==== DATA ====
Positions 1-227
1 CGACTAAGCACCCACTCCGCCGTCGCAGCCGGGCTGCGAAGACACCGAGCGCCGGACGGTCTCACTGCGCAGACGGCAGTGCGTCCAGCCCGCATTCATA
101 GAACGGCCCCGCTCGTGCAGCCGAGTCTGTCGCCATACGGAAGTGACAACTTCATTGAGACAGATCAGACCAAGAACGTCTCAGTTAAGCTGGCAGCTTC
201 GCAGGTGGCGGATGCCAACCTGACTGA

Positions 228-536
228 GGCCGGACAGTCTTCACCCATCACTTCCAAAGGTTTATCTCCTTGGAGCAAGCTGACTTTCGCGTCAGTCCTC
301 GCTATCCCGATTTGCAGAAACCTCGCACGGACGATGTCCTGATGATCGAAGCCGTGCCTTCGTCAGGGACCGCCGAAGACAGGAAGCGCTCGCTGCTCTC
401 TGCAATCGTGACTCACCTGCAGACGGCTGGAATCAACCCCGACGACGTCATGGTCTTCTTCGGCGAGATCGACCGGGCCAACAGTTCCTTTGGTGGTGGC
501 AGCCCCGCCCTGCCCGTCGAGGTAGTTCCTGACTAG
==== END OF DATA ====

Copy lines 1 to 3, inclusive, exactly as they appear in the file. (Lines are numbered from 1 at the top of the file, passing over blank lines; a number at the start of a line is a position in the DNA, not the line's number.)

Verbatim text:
Positions 1-227
1 CGACTAAGCACCCACTCCGCCGTCGCAGCCGGGCTGCGAAGACACCGAGCGCCGGACGGTCTCACTGCGCAGACGGCAGTGCGTCCAGCCCGCATTCATA
101 GAACGGCCCCGCTCGTGCAGCCGAGTCTGTCGCCATACGGAAGTGACAACTTCATTGAGACAGATCAGACCAAGAACGTCTCAGTTAAGCTGGCAGCTTC